Guests usually get all the glory in the hospitality industry -- everything is catered to making their experience absolutely freaking perfect. In AirBnB's booming hospitality empire, however, it's hosts who make the world go 'round. Now, the company's founders have rolled out a handful of new features geared directly toward the folks who put their places up online, making their listings as simple, and social, as possible.
The implication is that a well-prepped host will provide the best services to their incoming guests -- which is absolutely true! -- who will then have a thoroughly wonderful time, and will thus use AirBnB again (and again, and again).
The revamped app, available now in iOS and Android, unites the personal touch of user profile pics and info with the logistics of calendar listings in a single swipe; it pings you before a guest is set to arrive with suggestions for last-minute amenities; and it allows for quick and easy chats between members. This focus on keeping up-to-date while on-the-go is so strong that, in January, they'll be launching a "Get Mobile" program to encourage web hosts to make the transition to a handheld device -- even potentially offering financial assistance to those who need a new smartphone (!), with the thinking that reservations will then help offset that cost.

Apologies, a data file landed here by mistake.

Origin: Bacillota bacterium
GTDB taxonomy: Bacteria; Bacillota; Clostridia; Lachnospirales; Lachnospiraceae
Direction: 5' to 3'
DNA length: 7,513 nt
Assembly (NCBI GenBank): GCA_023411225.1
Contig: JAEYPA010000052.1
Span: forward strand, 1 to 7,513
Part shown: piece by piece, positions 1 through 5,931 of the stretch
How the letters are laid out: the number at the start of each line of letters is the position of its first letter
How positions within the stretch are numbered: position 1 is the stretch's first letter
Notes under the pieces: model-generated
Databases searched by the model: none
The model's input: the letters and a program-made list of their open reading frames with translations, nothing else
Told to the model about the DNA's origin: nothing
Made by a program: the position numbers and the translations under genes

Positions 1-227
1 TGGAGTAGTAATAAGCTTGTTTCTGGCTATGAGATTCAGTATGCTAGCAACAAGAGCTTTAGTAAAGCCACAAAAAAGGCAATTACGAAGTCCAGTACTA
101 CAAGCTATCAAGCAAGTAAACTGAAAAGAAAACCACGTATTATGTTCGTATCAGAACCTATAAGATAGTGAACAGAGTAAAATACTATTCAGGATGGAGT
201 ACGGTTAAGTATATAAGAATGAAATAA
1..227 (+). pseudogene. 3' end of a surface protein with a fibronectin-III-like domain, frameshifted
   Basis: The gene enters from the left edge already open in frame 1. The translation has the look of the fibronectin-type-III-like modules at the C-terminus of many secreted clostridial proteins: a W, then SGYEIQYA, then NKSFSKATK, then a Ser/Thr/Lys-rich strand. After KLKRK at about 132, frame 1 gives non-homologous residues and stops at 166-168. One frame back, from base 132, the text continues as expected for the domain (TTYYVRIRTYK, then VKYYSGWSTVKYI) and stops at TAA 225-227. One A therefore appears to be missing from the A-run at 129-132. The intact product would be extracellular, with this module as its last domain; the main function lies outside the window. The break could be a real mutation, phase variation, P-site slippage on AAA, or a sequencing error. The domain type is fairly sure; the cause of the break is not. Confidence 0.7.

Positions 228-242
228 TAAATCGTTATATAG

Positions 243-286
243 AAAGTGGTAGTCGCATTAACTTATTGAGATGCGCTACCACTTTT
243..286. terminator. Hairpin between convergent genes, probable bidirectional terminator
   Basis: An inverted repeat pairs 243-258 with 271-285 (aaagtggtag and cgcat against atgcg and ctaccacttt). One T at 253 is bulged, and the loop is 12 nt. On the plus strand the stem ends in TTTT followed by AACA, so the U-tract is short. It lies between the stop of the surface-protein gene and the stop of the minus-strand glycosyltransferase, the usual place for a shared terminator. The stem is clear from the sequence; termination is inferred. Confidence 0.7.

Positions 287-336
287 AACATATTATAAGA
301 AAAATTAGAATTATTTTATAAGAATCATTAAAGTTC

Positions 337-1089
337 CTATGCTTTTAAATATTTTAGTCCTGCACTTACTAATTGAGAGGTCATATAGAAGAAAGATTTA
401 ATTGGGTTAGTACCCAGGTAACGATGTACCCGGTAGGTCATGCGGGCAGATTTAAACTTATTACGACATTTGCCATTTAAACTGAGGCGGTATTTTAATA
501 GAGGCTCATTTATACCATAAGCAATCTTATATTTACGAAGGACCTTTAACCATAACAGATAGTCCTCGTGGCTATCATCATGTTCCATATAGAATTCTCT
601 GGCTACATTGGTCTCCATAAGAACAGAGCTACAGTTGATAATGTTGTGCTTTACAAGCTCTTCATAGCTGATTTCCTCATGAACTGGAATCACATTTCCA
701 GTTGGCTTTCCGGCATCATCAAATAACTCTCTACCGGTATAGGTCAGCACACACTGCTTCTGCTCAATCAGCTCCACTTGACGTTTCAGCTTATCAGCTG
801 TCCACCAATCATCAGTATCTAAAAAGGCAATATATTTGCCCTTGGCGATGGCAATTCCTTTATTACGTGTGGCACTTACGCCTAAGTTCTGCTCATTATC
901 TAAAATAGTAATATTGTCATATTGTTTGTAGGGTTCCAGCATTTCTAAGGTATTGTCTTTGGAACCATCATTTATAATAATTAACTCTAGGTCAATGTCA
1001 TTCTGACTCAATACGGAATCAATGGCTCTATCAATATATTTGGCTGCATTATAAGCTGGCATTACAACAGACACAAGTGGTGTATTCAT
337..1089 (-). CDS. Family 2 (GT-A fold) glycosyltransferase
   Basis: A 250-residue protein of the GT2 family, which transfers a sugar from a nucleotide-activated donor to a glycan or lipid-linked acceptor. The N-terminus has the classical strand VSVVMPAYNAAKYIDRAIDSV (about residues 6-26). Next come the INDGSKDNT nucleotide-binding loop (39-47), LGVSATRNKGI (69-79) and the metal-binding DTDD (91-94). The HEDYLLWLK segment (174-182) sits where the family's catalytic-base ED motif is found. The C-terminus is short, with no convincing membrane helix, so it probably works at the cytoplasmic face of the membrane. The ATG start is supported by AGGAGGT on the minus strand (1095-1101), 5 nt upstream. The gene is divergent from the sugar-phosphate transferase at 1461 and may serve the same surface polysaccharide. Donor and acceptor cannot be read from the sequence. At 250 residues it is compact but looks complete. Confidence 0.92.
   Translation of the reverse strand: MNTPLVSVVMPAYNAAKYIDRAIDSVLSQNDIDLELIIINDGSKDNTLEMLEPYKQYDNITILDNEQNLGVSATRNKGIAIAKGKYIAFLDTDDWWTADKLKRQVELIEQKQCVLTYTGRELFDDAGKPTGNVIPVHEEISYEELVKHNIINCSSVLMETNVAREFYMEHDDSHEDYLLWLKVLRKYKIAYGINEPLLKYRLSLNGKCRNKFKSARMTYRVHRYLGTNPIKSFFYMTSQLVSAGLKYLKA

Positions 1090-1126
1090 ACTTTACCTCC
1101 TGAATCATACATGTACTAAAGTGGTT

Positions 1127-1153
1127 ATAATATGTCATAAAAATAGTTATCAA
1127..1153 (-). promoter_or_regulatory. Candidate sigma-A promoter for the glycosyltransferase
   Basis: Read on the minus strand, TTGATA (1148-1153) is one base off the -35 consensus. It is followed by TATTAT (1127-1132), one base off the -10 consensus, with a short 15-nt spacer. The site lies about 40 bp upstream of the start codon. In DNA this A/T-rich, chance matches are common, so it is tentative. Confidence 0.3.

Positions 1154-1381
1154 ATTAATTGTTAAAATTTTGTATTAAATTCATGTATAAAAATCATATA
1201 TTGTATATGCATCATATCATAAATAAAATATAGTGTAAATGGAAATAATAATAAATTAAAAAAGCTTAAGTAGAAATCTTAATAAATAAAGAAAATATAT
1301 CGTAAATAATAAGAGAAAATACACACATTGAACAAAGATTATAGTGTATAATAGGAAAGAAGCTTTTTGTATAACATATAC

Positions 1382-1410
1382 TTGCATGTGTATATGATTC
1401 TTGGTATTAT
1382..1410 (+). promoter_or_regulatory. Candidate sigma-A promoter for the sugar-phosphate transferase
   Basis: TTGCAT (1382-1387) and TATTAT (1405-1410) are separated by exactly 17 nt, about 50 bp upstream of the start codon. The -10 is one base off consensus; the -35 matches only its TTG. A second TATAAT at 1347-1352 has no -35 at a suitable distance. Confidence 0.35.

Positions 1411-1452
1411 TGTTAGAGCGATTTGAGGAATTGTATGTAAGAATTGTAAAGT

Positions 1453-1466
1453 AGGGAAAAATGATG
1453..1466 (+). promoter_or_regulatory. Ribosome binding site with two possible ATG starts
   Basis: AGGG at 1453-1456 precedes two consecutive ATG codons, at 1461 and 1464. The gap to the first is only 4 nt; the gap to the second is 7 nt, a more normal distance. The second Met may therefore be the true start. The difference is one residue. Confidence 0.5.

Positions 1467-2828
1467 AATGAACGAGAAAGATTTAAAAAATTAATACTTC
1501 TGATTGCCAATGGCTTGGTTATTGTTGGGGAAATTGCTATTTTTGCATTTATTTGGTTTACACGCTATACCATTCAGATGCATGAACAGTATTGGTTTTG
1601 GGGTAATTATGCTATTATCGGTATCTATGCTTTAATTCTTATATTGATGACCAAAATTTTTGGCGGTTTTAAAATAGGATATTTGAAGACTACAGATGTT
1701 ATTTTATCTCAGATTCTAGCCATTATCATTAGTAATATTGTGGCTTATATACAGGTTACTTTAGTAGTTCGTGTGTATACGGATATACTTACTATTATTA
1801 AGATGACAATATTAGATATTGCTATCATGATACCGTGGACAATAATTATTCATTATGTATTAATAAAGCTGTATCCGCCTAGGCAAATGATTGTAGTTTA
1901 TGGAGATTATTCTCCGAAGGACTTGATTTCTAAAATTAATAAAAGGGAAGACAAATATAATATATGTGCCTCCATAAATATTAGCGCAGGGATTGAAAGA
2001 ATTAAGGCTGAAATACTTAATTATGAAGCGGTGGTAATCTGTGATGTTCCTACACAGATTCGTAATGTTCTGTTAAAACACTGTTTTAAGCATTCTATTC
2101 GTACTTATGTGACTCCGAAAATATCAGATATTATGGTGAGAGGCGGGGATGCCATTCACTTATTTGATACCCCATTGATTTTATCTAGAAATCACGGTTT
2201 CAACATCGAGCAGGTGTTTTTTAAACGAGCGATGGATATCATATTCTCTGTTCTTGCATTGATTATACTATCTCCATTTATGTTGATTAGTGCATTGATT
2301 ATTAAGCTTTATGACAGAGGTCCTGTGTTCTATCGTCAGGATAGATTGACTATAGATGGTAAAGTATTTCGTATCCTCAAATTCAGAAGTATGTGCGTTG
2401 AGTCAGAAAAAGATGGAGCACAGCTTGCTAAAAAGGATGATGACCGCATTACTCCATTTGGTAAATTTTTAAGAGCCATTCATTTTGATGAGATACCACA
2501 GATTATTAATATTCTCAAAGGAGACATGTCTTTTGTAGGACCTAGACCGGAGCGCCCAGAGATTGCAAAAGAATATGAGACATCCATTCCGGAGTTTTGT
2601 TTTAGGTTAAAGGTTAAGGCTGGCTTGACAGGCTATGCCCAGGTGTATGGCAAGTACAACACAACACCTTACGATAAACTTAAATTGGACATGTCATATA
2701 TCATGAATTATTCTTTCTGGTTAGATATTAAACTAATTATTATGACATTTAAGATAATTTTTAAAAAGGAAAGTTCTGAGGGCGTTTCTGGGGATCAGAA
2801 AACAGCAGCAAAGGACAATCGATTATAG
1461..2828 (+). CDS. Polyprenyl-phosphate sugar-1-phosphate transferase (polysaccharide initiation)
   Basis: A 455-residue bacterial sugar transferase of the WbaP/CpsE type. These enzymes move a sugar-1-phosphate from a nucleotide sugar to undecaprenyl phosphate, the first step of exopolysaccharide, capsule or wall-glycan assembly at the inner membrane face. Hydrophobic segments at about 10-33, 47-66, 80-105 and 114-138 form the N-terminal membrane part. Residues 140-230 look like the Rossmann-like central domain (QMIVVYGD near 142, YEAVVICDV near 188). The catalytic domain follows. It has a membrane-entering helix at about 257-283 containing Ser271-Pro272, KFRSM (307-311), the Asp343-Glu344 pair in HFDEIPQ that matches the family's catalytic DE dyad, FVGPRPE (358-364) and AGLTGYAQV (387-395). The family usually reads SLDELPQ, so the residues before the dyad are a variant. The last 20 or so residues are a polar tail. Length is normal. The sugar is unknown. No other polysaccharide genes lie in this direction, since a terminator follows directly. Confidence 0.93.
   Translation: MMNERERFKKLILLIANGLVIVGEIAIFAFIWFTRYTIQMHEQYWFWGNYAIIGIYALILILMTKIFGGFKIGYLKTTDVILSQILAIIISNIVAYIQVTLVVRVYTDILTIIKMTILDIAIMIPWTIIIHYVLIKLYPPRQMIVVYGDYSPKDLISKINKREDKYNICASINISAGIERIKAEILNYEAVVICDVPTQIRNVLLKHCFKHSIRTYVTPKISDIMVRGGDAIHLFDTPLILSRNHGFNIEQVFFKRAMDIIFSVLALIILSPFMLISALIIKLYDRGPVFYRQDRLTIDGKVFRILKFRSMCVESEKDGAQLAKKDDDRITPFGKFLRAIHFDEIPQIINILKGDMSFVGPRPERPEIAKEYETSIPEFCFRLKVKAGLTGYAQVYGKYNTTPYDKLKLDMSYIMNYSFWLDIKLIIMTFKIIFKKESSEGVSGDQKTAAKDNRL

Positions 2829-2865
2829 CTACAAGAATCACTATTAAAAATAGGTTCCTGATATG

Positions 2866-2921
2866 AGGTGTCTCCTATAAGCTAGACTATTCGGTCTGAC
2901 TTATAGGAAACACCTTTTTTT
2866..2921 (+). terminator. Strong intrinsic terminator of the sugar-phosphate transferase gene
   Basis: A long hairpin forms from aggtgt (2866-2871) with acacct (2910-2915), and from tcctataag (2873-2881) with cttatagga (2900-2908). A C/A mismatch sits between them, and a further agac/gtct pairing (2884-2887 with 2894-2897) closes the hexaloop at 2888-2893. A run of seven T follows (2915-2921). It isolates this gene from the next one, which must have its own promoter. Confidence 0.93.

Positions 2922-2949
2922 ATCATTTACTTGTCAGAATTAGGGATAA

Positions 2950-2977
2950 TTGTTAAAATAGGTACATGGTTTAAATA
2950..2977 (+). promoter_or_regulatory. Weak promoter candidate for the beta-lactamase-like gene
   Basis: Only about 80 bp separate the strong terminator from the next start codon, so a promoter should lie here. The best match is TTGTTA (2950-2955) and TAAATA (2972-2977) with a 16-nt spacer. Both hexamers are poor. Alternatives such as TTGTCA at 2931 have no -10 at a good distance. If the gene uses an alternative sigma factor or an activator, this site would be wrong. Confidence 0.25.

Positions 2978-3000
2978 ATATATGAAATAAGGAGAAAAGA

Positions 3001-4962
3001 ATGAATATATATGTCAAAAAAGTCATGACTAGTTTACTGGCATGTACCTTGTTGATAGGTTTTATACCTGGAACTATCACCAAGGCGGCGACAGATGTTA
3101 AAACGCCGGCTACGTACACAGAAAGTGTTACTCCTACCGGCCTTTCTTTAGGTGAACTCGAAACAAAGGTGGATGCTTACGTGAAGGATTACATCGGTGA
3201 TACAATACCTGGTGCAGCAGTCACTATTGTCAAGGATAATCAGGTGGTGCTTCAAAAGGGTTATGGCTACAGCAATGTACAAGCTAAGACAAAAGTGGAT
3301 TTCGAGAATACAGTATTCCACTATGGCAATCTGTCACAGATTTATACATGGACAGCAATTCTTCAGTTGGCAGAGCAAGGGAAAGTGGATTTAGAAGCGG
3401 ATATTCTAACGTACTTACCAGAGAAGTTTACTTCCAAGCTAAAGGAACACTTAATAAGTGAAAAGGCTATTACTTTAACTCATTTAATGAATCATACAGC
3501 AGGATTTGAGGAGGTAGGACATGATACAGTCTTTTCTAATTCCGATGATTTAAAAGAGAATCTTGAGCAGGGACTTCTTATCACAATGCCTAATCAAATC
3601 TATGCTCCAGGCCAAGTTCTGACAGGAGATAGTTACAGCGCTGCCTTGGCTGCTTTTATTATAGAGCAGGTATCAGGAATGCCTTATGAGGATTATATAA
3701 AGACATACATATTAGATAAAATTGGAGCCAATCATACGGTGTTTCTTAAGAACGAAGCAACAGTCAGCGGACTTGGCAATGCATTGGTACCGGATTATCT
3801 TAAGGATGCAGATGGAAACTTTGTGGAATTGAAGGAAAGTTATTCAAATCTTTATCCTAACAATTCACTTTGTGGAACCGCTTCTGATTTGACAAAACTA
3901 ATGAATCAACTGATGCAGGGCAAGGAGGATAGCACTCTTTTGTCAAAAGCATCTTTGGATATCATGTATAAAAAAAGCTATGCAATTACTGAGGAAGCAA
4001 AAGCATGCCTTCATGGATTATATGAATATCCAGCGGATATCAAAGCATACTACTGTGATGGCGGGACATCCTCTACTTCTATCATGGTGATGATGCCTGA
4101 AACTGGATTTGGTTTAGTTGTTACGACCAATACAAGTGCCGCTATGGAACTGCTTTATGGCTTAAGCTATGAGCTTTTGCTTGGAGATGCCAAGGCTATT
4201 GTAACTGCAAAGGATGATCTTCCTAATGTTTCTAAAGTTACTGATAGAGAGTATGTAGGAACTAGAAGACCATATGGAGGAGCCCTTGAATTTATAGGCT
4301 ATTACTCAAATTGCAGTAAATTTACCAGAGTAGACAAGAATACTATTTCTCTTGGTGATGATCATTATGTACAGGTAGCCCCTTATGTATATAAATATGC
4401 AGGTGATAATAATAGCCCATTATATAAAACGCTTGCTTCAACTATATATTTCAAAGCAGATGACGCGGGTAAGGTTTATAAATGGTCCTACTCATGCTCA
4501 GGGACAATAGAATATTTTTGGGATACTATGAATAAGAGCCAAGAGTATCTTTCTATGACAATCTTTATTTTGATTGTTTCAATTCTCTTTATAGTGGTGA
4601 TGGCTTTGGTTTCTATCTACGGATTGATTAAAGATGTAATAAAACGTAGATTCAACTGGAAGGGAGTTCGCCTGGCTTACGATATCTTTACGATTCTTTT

In keeping with the human-centric -- as opposed to purely transactional -- experience, the app supports self-organised Groups to crowdsource inside info, like good cleaners in the neighbourhood or where to get inexpensive soap (apparently this is a common question), and they've also introduced Stories, a place to promote member meet-cutes and successes.
Basically, all of this is the antithesis of tales like the dude who bought an apartment solely for the purpose of renting it on the site. For a brand bolstered by the good spirits of shiny happy people, those are the off-message tales that diminish its sparkling, sharing economy sheen.
AirBnB Chief Product Officer Joe Gebbia addresses the crowd at the company's impressive, expansive new offices in San Francisco's SoMa neighbourhood.
And while much was said at the app's official launch about AirBnB's boon to tourism in New York -- most notably the $US630 million spent by their out-of-town guests -- there wasn't much mentioned about the ongoing legal tensions between the company and the city, save for a few comments from CEO Brian Chesky.
"There are laws for people. There are laws for business," he said to the hosts who filled up the front rows of the event. "But YOU are a new category -- people as businesses. As hosts you are micro-entrepreneurs, and there are no laws for micro-entrepreneurs." Not quite "corporations are people too", but it was interesting framing, nonetheless.